Jacob Finke Receives Joseph Fink Community Service Scholarship

Throughout his high school years, Jacob Finke has been active in BBYO at The J, has assumed leadership responsibility and has been a role model. Now as he finishes high school and prepares for college, Finke has been named the recipient of the Joseph Fink Community Service Scholarship.

“I’m really grateful for all of the opportunities the JCC, the Jewish Community of Louisville, the Federation and the Jewish community as a whole have given me throughout my life,” he said, “especially through scholarships and grants. I am honored to receive the Joseph Fink Scholarship and to be part of his legacy.”

An active member of Drew Corson AZA throughout his high school years, Finke served as BBYO Kentucky-Indiana-Ohio regional vice president. In that capacity, he helped plan programs at regional conventions and oversaw the chapter s’ganim (vice presidents).

Prior to that, he served two terms as chapter godol (president), one term as s’gan and one term as mazkir (communications vice president). He has also attended numerous conventions and conferences, including an 18-day Chapter Leadership Training Conference (CLTC) at Camp Beber and International Leadership Training Camp (ILTC) at Camp Perlman in Eastern Pennsylvania.

Two years ago, Finke was the recipient of the Stacy Marks Nisenbaum Award, which enabled him to attend ILTC.

As a senior, Finke has watched as younger teens took on leadership roles. “A year ago, I might have been worried about who was going to take the mantle,” he said, “but Louisville BBYO is an incredible movement and the kids now in charge are absolutely fantastic.”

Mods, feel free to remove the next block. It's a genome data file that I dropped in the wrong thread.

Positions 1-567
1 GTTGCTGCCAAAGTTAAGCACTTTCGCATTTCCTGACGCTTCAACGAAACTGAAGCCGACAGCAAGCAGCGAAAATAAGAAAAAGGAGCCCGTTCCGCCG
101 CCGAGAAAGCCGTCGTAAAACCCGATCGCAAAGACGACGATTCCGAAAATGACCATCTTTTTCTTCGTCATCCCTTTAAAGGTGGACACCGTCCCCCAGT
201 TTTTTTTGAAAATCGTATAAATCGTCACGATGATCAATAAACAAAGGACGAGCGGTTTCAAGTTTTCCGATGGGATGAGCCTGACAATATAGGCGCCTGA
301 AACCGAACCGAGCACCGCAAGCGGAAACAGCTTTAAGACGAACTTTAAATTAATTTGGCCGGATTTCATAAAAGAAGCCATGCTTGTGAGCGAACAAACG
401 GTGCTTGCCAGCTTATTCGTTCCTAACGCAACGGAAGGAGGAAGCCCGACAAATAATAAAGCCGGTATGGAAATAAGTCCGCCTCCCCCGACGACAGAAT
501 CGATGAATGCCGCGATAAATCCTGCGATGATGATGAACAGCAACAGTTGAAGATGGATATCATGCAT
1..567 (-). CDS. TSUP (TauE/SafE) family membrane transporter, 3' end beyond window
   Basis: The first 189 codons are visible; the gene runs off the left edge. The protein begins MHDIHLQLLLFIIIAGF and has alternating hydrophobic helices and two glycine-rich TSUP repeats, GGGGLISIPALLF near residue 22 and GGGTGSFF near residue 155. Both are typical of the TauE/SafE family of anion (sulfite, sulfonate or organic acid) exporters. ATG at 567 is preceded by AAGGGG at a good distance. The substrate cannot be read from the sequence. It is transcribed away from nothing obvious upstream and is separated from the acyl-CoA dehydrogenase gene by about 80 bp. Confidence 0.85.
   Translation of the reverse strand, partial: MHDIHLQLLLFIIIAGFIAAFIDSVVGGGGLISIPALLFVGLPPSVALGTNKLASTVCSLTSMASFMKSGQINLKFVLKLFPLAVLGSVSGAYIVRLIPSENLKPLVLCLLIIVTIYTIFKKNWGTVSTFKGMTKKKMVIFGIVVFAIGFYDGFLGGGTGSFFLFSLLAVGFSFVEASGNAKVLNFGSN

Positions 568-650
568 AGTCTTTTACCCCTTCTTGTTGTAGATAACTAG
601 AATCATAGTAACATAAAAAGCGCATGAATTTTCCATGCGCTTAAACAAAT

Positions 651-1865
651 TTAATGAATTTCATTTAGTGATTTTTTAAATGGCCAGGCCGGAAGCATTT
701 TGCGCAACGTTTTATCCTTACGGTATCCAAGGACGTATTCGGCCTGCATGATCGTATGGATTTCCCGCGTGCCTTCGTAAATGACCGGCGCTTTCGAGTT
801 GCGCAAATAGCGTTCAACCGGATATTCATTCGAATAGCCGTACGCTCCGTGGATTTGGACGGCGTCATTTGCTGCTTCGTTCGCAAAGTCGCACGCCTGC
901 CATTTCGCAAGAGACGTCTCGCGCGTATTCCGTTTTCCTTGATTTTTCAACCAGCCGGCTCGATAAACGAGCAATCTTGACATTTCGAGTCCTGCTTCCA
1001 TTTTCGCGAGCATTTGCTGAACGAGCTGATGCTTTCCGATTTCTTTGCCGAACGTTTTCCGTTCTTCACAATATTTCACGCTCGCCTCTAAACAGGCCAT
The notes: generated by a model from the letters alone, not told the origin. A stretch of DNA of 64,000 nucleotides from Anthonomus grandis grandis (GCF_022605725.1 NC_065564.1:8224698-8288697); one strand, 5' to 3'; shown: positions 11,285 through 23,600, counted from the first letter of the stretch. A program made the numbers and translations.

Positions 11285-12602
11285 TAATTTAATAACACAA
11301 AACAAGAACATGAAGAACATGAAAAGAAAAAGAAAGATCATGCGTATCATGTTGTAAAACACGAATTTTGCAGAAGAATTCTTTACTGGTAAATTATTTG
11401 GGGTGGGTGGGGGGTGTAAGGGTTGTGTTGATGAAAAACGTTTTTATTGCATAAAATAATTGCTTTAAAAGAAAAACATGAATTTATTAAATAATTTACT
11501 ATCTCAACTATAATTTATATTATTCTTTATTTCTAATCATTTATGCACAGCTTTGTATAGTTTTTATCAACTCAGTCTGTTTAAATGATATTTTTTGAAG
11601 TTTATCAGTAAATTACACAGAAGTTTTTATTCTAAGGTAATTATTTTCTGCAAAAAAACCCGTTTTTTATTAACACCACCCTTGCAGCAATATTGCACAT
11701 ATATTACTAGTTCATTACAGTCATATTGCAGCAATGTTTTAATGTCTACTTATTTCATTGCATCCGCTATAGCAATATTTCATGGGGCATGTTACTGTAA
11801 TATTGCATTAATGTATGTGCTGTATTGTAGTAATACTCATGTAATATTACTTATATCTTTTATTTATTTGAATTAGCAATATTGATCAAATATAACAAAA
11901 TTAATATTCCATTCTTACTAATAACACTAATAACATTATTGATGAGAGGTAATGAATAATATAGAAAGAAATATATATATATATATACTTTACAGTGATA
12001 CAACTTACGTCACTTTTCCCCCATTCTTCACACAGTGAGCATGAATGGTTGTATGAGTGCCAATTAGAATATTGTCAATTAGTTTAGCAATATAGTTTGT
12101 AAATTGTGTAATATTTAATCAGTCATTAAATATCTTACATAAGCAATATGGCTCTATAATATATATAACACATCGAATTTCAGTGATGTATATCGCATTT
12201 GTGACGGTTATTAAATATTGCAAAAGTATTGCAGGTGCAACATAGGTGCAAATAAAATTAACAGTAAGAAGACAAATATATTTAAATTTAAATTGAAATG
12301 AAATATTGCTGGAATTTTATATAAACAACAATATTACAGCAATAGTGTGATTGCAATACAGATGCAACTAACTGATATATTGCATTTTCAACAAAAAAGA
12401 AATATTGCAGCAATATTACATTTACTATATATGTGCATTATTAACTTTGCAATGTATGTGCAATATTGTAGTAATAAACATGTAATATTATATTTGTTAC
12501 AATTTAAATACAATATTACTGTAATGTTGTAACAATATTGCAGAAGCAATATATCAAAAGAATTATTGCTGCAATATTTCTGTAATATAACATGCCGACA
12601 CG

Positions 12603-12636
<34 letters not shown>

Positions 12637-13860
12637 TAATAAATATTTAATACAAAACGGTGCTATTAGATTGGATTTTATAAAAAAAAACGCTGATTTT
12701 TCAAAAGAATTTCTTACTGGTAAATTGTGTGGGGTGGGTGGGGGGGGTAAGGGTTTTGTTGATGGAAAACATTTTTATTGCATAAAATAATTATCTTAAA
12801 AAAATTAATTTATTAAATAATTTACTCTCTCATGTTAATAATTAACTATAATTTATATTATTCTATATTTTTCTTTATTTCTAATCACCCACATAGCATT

Throughout this past year, Finke participated in the Bronfman Youth Fellowships in Israel program. He was one of just 26 outstanding North American teens chosen as a fellow. The program included an intensive five-week program in Israel with world-renowned educators and follow up seminars in December and April.

While in Israel, Finke explained, the focus was learning about Israel and the Jewish people. The subsequent programs, he said, “helped me understand who I choose to be and how I choose to express certain things about myself.”

One of the things Finke has chosen to do for several years is volunteer for the Backside Learning Center at Churchill Downs where he tutors the children of track workers. He works mostly with elementary school students, identifying where they have learning gaps and helping close those gaps.

Their English skills vary dramatically, he explained. Some of the children were born here and are fluent; others, like the child Finke works with most often, are recent immigrants who need more help.

Last summer, Finke also volunteered with the Jack Conway for Governor campaign, a task that he found very challenging. “I was doing ground work,” he explained. “Every week, I had to go out and knock on 100 doors and make 150 phone calls.” While he knew he had to reach his goals, it was up to him to decide how and when to do it.

“It was rewarding to set my own schedules and strategies,” he said. He also learned a lot from the hard work and long hours, often without someone to “thank you for doing what you’re supposed to do. If it’s your job, you do it.”

Many of the older volunteers he met are now working for presidential campaigns, and Finke looks forward to being politically active in the future.

He will be graduating from Manual High School’s High School University Program, but he’s not yet sure where he will attend college. He will probably study political science with a minor in history.
In high school, Finke was a member of Manual’s Key Club, the National Honor Society and Spanish Honor Society.

He is the son of David and Helene Finke and has two brothers, Cole and Max. The Finkes are members of The Temple.

The Joseph Fink Scholarship honors the memory of a man who devoted his life to coaching, counseling and helping teens. He was always available at the Jewish Community Center to listen, advise and encourage young people.

The Fink Scholarship will be presented at the Jewish Community of Louisville’s Annual Meeting. Watch for details in the next issue of Community.

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